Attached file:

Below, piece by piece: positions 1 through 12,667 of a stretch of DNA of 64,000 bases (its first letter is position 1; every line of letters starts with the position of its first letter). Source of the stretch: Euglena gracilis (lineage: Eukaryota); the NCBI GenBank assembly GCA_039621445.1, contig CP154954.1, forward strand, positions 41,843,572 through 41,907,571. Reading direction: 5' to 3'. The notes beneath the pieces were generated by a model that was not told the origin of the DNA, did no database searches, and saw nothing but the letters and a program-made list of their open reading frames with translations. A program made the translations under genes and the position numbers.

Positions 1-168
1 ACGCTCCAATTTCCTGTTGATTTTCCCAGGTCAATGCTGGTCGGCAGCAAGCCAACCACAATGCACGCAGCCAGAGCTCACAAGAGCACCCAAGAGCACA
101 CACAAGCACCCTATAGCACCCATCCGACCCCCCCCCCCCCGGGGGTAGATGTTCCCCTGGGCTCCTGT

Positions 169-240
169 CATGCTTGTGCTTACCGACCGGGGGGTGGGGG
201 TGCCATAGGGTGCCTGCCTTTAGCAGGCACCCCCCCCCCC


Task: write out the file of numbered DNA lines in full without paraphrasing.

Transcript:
Below, piece by piece: positions 1 through 12,667 of a stretch of DNA of 64,000 bases (its first letter is position 1; every line of letters starts with the position of its first letter). Source of the stretch: Euglena gracilis (lineage: Eukaryota); the NCBI GenBank assembly GCA_039621445.1, contig CP154954.1, forward strand, positions 41,843,572 through 41,907,571. Reading direction: 5' to 3'. The notes beneath the pieces were generated by a model that was not told the origin of the DNA, did no database searches, and saw nothing but the letters and a program-made list of their open reading frames with translations. A program made the translations under genes and the position numbers.

Positions 1-168
1 ACGCTCCAATTTCCTGTTGATTTTCCCAGGTCAATGCTGGTCGGCAGCAAGCCAACCACAATGCACGCAGCCAGAGCTCACAAGAGCACCCAAGAGCACA
101 CACAAGCACCCTATAGCACCCATCCGACCCCCCCCCCCCCGGGGGTAGATGTTCCCCTGGGCTCCTGT

Positions 169-240
169 CATGCTTGTGCTTACCGACCGGGGGGTGGGGG
201 TGCCATAGGGTGCCTGCCTTTAGCAGGCACCCCCCCCCCC